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Old 17th January 2008, 16:33   #66
Joost Verburg
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I think both NSIS 2 (ANSI) and NSIS 3 (Unicode) can remain official versions. However, we won't really have enough resources to backport features.
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Old 17th January 2008, 20:47   #67
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If we use TCHAR style macros in the C/C++ source, we can use one set of source files to generate both the ANSI and Unicode binaries. I know some people don't like the use of TCHARs but that's the choice I made because of the convenience of having one common set of source files for both binaries. So I know I can make changes to the source that will be reflected in both the ANSI and the Unicode versions. This should help in keeping NSIS ANSI and NSIS Unicode features in sync.

The other problem is the script files -- it's painful keeping two sets of script files as kichik pointed out. But I think most of the behavior enhancing script files are plain ASCII files which can easily be converted to Unicode and back to ANSI.

The language files, however, I think we need to keep separate because the two sets will have to be different. For one, the number of Unicode language files will be bigger than the ANSI. In fact, it already is in my build. And two, the Unicode script files can have the language name itself in its vernacular because the Unicode binaries can show them all at the same time.

Consider the multi-language installer demo picture on my website. It's a very powerful argument for being able to generate Unicode installers. I know of one case where a software targeted to the Chinese audience had two installers -- one in Traditional Chinese and the other Simplified Chinese. And they were able to use the NSIS Unicode multi-language installer to show the instructions / license agreement in both Traditional and Simplified at the same time. That's over a billion people that can benefit from that sort of flexibility. India also has a huge set of scripts for its languages. With China and India together, you've got almost half of the world's population!

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Old 17th January 2008, 21:54   #68
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A mixed ANSI/Unicode (ANSI on 95/98/Me and Unicode on NT/2000/XP/2003/Vista) stub is almost impossible as I pointed out, so building ANSI-only and Unicode-only stubs from the same source may indeed be a good option!

If the compiler would automatically convert Unicode scripts to ANSI (using multiple codepages in a script if necessary, just like the situation is right now), language files and example scripts not using special features would be compatible with both versions (solving the issue kichik pointed out). A simple define (!ifdef UNICODE ...) can allow more advanced scripts (such as the Modern UI) to support both stubs. A script command (independent of the script encoding) can then be used to select what stubs should be used.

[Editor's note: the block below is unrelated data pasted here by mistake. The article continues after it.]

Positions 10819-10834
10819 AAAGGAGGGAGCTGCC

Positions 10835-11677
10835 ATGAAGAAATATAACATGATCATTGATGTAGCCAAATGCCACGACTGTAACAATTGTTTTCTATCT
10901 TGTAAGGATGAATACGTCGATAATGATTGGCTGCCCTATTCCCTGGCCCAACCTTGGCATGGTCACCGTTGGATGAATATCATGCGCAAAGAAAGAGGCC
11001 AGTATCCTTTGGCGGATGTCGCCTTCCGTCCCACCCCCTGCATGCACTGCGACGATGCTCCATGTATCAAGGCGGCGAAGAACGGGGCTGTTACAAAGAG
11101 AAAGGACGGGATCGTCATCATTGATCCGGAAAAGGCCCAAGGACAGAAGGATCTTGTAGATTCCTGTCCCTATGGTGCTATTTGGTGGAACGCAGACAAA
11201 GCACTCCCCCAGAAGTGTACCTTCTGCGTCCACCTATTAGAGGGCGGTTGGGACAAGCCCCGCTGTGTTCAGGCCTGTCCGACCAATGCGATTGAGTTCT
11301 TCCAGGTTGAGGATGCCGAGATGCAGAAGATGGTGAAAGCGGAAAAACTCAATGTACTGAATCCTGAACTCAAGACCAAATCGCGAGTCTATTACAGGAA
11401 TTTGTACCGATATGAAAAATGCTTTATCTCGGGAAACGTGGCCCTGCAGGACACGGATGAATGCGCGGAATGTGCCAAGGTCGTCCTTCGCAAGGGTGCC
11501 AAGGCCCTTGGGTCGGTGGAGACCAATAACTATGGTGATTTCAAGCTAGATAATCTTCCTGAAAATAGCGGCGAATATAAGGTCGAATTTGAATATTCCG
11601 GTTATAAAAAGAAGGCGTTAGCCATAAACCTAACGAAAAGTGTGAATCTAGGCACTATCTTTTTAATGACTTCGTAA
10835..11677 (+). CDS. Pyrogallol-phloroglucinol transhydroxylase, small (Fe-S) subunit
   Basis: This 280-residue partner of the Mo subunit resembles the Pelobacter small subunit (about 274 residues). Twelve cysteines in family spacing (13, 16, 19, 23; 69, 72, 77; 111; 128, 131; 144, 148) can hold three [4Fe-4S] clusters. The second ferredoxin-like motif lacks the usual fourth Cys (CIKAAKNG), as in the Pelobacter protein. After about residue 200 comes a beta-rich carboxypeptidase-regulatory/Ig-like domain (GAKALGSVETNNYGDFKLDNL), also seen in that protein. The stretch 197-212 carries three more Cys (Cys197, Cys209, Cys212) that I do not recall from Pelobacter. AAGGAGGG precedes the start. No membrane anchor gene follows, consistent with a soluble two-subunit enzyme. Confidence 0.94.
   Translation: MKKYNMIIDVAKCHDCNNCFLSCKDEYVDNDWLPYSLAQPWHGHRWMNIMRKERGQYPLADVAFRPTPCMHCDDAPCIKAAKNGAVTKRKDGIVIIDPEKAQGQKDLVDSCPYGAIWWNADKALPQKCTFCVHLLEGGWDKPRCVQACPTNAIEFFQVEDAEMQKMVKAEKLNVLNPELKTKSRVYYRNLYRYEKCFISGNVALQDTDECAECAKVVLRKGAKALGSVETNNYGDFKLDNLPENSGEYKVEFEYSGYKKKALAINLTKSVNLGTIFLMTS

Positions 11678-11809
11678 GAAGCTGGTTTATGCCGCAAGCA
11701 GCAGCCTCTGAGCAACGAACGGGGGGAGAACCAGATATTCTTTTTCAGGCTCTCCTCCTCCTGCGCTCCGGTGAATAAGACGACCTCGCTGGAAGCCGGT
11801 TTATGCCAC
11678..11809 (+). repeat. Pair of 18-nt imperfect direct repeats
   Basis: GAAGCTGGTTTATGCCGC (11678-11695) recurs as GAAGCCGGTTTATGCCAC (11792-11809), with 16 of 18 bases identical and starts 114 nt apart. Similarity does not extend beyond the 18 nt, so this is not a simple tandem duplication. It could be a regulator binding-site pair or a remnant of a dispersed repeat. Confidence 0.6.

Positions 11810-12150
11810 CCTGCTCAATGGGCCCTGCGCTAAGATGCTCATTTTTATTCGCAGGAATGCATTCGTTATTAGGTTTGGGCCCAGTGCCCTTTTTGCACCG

We would need two folders for the plug-ins, because the ANSI stubs can only use ANSI plug-ins and the Unicode stubs can only use Unicode plug-ins. All standard NSIS plug-ins can of course support both (using the TCHAR thing).

You'll have to ask kichik about his opinion. Maybe you can work on implementing Unicode in a different branch of the official NSIS SVN repository.
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Old 12th February 2008, 07:50   #69
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What about FileOpen function in Unicode version? If a file does not exist, does it create an ANSI or Unicode file? There should be a way of creating an Unicode file, and maybe there is, but I didn't find it. Sorry if my question is out of place here, but I did try general forum and got no replies.
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Old 12th February 2008, 10:29   #70
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Use FileOpen and use FileWriteUTF16LE. If you want to write a BOM at the beginning of the file, you should be able to using FileWriteWord file_handle "65279" which is U+FEFF

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Old 13th February 2008, 12:23   #71
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Did that and it works perfect, thanks. However, if I try same approach with header I'm tinkering with to make it work with Unicode version of NSIS, I get garbage in file. I'm no expert in NSIS, but I have tried to find the cause of it, and I think that usage of FileJoin from TextFunc.nsh is causing the garbage in final file, since header uses that function to join two files. Files are utf16le, and here is a part of the function :